When a member of the film crew is found dead, everything goes sideways. The mayor pushes Gordon to adopt a business as usual mentality, and let the film company handle the investigation. But a murder on Mapleton soil makes it Gordon's jurisdiction, and nothing the mayor says can make him halt his investigation.

When other members of the cast and crew haven't reported in, Gordon wonders if he's looking for more suspects or more victims. Will Gordon listen to the mayor, or risk his job to find the truth?

Ideas are everywhere. Where do you find them?

Terry Odell is the author of numerous romantic suspense novels, mystery novels, as well as contemporary romance short stories. Most of her books are available in both print and digital formats. She's the author of the Blackthorne, Inc. series, steamy romantic suspense novels featuring a team of covert ops specialists, the Pine Hills Police series, set in a small Oregon town, and the Mapleton Mystery series, featuring a reluctant police chief in a small Colorado town. To see all her books, visit her website. You can also find her at her blog, Terry's Place, as well as follow her on Twitter, or visit her Facebook page.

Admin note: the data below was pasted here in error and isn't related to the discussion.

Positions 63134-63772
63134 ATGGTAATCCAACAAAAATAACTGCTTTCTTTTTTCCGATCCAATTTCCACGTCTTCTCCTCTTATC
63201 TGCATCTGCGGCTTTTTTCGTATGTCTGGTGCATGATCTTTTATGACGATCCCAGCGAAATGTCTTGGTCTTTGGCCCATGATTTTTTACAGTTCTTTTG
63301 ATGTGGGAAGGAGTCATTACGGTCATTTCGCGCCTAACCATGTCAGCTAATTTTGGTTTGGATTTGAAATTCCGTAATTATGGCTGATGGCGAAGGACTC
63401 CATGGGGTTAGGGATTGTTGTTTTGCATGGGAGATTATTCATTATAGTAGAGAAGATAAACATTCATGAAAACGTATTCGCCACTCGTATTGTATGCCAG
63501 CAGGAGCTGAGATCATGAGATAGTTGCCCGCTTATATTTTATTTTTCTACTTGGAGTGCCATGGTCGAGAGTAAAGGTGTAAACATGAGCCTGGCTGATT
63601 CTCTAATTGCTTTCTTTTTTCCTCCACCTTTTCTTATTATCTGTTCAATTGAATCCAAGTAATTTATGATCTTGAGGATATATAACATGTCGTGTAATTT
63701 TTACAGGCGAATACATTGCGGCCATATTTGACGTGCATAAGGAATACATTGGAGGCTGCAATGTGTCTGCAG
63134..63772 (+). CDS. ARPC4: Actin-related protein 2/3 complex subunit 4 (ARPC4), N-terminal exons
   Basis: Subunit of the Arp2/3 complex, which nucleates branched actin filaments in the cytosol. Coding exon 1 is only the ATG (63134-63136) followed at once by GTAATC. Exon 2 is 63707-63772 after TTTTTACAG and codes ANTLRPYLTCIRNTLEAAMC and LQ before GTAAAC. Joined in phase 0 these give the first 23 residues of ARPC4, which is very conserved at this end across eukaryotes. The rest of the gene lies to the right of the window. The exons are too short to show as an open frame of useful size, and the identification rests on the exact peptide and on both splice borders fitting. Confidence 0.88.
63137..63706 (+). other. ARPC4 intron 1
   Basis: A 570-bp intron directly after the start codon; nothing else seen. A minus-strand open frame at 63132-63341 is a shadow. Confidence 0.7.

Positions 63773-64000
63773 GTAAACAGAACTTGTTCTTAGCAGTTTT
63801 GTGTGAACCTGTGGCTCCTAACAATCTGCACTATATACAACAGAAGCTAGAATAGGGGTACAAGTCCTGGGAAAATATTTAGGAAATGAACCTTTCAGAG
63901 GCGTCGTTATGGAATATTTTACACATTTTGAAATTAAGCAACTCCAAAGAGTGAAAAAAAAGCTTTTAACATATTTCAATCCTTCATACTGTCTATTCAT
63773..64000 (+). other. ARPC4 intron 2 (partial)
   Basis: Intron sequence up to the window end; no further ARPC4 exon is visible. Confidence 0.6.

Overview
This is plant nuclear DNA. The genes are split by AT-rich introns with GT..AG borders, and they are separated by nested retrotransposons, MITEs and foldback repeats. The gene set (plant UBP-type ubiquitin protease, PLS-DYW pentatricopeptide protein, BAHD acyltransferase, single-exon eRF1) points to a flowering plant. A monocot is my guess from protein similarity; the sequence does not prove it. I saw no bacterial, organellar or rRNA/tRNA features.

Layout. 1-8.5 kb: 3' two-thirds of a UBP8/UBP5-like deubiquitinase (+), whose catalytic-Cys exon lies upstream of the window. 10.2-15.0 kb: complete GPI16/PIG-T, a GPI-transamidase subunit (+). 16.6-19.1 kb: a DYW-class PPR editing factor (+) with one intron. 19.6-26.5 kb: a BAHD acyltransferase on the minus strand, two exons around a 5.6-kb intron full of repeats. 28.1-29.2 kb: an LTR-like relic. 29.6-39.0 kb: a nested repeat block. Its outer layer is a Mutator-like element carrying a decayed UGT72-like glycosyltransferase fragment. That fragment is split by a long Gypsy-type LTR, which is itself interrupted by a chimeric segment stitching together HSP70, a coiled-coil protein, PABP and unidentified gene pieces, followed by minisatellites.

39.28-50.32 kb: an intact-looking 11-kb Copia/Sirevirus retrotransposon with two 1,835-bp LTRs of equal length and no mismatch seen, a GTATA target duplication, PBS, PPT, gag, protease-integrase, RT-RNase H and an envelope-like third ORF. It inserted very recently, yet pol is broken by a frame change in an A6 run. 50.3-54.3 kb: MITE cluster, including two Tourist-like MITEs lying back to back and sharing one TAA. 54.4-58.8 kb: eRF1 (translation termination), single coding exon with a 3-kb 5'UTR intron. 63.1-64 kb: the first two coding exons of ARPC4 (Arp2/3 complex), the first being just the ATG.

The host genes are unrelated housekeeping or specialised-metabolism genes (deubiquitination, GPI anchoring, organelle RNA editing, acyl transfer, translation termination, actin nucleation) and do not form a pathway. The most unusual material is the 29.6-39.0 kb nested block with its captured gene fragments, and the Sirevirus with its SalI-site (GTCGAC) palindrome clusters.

12 comments :

  1. You have touched on a key problem with cozy mysteries. When you keep the cauldron small, who do you kill off? Excellent way to accomplish that is to bring in outsiders. As to ideas, they are everywhere: in articles I read, television shows, songs, news stories, myths and folk lore. The hard part is putting the story seed through its paces and seeing if there is enough potential to germinate an entire novel.

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    1. So true. Making sure the idea is enough for a complete story is the challenge. But you have to start with that kernel.

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    2. I think every book should have two plots, at least.

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  2. First and foremost, I need to get one of those idea trees -- and a money tree, too, while I'm in a planting mindset.

    Seriously, I find lots of ideas in the news. Other sources include people-watching, reading a wide variety of materials, family/friend/gender interactions, job experiences, songs, and of course the infamous "what if" question.

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    1. People watching (and listening) is fun. At Book Club last week, one of the women was going through her calendar. "Let's see ... tomorrow I take the cows to be butchered." I'd love to work that into a story someday.